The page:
In looking at the young career of 17-year-old jockey Bryson Butterfly, it is ironic that one definition of the word ‘reservation’ is ‘keeping back, withholding’.
In the jocks’ room: native American teenager Bryson Butterfly is enjoying life since leaving the reservation. Photo: Maryland Jockey Club / Jim McCue
In his second full year as a jockey, Bryson’s earnings at the time of writing topped $1.1 million, more than doubling his purses in 2021, from 29 winners.
Pretty good for a teenager with a background not necessarily conducive to a burgeoning career as a jockey and 2,500-plus miles from his home in Omak, Washington, in the Pacific Northwest.
Bryson’s mother Amy Nelson is an ex-jockey who rode briefly in Canada and is now a Thoroughbred trainer currently stabled at Arizona Downs in Prescott. She suggests that many Indians remain on the reservation on which they’re born, saying: “Indian kids won’t venture out into the world to be somebody."
A generalisation, perhaps, but one grounded in a dark side of American history – broken treaties by the US Government with Indian tribes to enable land-grabbing by non-native Americans moving west. Eventually, Indians were corralled into reservations by the government, on land chosen mostly for them by that same government.Separation and segregation for native Americans is a blight on America’s history and, more important, its present as well. What it has not done, however, is to obliterate or squelch a vibrant horse culture.
This culture has produced, among other things, Indian relay races that may arguably be the most exciting horse racing on the planet. More on this later.
Good hands: Bryson Butterfly was brought up among horses on the Colville Indian reservation in Washington State. Photo: Maryland Jockey Club / Jim McCueThis culture also produced Bryson Butterfly via a family background that would seem to almost ensure horses and horsemanship. What made the difference for Bryson was exposure to life off the reservation through his mom.
“My mom was everything to me,” he said. “My brother has won a few championships in roping, and my other brother was riding Indian relay, so we’re all kind of a big part of horses.
“My mom is a horse trainer and I was galloping horses when I was eight. I rode my first gate race when I was 12. I owe it all to my mom. She was the one that helped me get here.”
Amy Nelson’s travels took to her to racetracks off the reservation all over the northwest and southwest. It took her son, too, at an age measured in days. “He went from the delivery room to the racetrack when he was three days old,” recalled Nelson. “Not only that, but he was on the back of a horse with me that very day.”
In short, ’Mom Amy’ did not miss a beat, aided by what she calls the “big family” at the racetrack. “Everybody pitched in and watched the baby,” she explained – plus Bryson’s older sister, Jaedyn Brady, who was four.
Bryson rode maybe more than he toddled as a growing baby; his mom bought him a pony when he was just barely one. “It was a miniature, so it was the right size for a little, little kid,” she recalled. “I think he was probably a year-and-a-half when he was riding that pony.”
Bigger things were ahead for Bryson with horses. “I hung it up [training] in 2009 just so I could take the kids junior rodeoing,” said Nelson. “That was when Bryson was four.”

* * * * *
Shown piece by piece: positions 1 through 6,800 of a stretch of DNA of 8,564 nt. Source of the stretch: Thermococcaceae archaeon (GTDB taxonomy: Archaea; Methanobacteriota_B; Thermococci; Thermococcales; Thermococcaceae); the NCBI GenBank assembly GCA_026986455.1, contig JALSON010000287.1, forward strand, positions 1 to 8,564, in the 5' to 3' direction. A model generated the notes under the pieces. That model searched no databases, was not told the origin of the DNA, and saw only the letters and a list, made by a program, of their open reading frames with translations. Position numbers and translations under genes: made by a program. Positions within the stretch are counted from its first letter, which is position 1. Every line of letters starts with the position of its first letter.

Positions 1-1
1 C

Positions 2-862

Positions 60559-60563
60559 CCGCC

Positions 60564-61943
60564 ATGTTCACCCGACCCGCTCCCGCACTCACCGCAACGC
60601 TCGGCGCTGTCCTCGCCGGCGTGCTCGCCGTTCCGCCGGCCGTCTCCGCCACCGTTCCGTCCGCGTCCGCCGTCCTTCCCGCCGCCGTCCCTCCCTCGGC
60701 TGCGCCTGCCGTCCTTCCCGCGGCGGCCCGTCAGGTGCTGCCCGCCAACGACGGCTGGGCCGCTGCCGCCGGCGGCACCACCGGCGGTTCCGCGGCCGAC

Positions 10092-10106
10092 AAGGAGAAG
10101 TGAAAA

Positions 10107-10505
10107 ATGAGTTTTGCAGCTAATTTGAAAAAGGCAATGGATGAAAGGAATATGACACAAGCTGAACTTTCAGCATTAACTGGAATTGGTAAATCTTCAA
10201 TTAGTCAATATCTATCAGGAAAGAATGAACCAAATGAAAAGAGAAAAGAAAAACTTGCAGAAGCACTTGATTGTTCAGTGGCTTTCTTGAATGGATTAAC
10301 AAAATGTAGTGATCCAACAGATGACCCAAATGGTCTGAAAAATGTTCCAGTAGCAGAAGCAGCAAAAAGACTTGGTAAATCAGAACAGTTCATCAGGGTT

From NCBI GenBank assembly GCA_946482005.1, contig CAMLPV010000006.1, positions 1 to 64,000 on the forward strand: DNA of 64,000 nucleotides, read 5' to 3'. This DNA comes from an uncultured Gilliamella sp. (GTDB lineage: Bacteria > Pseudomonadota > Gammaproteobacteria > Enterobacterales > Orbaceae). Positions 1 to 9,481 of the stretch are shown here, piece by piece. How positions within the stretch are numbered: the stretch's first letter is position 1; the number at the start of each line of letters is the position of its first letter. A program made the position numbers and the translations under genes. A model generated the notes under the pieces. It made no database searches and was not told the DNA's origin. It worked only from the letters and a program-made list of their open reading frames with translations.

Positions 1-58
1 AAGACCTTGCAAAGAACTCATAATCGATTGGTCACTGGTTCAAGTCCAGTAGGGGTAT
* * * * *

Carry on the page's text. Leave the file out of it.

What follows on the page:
He didn’t compete against kids his own age, however. “Usually, when you have your four-, five-, and six-year-olds they’re in the ‘little people’ division,” said Nelson. “They’re on a lead line and the parents usually lead them through their events. Not Bryson – he was at a higher level.”
Warming up: Bryson Butterfly with an outrider before a race at Laurel. Photo: Maryland Jockey Club / Jim McCueThat may be an epic understatement. “He was rodeoing and running with adults at age five!”
More specifically, Bryson was entering races against adults on a full-grown Quarter Pony, a cross between a Quarterhorse and another horse breed like a Paint or Appaloosa that produces a horse shorter than a full-blooded Quarterhorse.
Nelson had used the horse outriding on racetracks. “I could outrun racehorses on him,” she said. “He was that fast.”
Bryson, in Amy’s words, was “almost instantly a prodigy,” winning everything he entered but his rodeo career was over right then and there. He wanted to go horse racing.
Amy takes up the story. “I sold all my rodeo horses, bought racehorses, and taught him how to ride, how to sit and seat and the basics of galloping,” she said. “He built on it from there.”
Indeed, he did. “I rode my first race when I was 12 on a Thoroughbred in Browning, Montana,” said Bryson. “I was nervous. It was my first time even seeing a starting gate or being in one.
“I didn’t have a jockey saddle or jockey boots and pants. I wore jeans, cowboy boots, and a t-shirt. I had an exercise saddle.”
The experience cemented what Bryson wanted to do with his life before the race was over. “That first time ever out of the gate is when I knew I wanted to be a jockey,” he said, failing to add that he hit the wire first that day with Carson’s Fireball, a horse foaled in 2013 that is still running races.
What followed next was an exercise license at age 14, granted early and perhaps against racing regulations because of the racetrack’s familiarity with the young teenager since birth. That took him to Turf Paradise in Phoenix, Arapahoe Park in Aurora, Colorado, and Emerald Downs in Auburn, Washington, among other racetracks.